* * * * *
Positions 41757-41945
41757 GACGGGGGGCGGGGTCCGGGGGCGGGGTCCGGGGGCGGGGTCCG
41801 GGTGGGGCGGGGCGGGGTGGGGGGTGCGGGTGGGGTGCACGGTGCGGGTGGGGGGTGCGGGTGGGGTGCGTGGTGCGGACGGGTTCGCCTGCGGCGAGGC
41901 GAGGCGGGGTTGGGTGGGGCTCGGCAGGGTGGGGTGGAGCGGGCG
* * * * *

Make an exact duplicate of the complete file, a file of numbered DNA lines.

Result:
Positions 41757-41945
41757 GACGGGGGGCGGGGTCCGGGGGCGGGGTCCGGGGGCGGGGTCCG
41801 GGTGGGGCGGGGCGGGGTGGGGGGTGCGGGTGGGGTGCACGGTGCGGGTGGGGGGTGCGGGTGGGGTGCGTGGTGCGGACGGGTTCGCCTGCGGCGAGGC
41901 GAGGCGGGGTTGGGTGGGGCTCGGCAGGGTGGGGTGGAGCGGGCG